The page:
Sunday, October 18, 2009

Review: Cost by Roxana Robinson

Julia is an artist. She is divorced and her children are grown. The summer that the book opens finds her at the shabby Maine farmhouse on the coast that has been such a touchstone for her ever since she and her ex-husband found it many years before. Her parents, older and failing in small or large ways, are with her and she is struggling to manage her relationship with them when her oldest son grudgingly concedes that he thinks her younger son is quite probably addicted to heroin. As she tries to cope with the despair and denial she is feeling, she must try to also reach her most mercurial child, Jack, before he is so lost to her that he cannot be pulled back. As much as the focus in this novel is on Julia's efforts to save Jack, she must also face truths about herself and who she is as her life spins out of control, slave to her child's addiction.

Robinson uses multiple narrators in an effort to round the story out and to show the effects of addiction on a family as a whole but I enjoyed reading certain characters more than others so the constantly shifting narrator caused me some irritation--serious irritation at times. Jack's narration in particular, while perhaps authentic, was difficult and swampy to read. She's probably drawn precise and real characters in the throes of this situation but I couldn't find much sympathy in me for any of them.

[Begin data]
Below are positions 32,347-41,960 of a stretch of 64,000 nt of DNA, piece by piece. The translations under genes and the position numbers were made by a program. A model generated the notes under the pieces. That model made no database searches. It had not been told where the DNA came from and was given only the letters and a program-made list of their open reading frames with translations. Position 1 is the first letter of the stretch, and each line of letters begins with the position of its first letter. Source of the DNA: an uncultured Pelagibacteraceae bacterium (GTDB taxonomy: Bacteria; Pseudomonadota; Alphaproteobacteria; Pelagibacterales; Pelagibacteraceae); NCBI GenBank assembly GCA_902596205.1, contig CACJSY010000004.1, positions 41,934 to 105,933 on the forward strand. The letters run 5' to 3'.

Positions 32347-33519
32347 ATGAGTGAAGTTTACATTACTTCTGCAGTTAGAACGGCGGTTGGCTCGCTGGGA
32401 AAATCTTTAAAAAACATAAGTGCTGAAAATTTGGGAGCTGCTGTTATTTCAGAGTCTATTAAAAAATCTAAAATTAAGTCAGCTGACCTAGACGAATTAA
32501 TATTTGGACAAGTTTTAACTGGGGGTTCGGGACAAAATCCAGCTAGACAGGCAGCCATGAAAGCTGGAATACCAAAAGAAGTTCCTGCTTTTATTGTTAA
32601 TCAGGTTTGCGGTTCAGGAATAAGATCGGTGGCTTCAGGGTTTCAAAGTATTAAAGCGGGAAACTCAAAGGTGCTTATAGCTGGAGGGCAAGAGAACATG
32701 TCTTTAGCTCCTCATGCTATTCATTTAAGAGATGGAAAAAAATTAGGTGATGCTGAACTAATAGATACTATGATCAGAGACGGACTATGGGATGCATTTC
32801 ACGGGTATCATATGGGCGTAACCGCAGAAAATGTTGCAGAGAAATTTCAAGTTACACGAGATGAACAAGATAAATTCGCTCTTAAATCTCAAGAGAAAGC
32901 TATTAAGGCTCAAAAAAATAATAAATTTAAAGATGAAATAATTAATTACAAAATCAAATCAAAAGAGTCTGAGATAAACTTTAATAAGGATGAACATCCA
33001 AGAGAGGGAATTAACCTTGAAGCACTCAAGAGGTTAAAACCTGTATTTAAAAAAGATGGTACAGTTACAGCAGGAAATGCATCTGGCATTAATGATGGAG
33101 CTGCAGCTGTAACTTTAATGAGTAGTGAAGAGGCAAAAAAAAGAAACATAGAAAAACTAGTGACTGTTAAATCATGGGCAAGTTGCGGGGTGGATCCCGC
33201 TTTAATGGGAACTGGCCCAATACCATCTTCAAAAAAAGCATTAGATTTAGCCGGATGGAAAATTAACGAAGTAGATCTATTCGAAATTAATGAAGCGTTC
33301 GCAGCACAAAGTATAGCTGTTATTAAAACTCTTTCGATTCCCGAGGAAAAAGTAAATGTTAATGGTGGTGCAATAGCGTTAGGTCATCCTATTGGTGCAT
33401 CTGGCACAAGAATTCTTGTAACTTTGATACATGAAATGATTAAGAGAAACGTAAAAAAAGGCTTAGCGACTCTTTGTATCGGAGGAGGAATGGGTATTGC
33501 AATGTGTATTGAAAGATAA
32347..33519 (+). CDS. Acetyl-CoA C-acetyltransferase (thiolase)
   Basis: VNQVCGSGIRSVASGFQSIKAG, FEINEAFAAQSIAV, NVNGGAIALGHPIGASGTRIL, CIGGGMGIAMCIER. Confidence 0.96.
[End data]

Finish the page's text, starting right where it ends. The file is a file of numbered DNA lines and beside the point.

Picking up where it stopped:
Older son Ben wants to absent himself from the whole situation, angry he's been forced to "out" his brother. Ex-husband Wendell doesn't really want to be bothered or involved. Julia herself prefers to live in denial, searching for a magic bullet. Their quiet desperation and ineffective choices of coping skills are desperate but ultimately uninteresting. Throughout, the narrative felt very slow and heavy going, probably because of the heavy subject matter and the inevitable train-wreck. Robinson really captured the "slowing down of time" that seems to be a mark of heroin addiction but that very drawn-out feeling of being underwater is part of what made this such a difficult read to stay engaged with for me.

Thanks to the publisher for sending me a copy of this book for review.


  1. I've avoided reading this. I'm sure it's well written but it just sounds so emotionally draining. So sad to watch a loved one in the throes of drug addiction.

  2. The whole heroin addiction issue turned me off with this book...eweee
    needles :(

  3. sometimes authors do a great job with multiple narrators, but other times it doesn't work out well.


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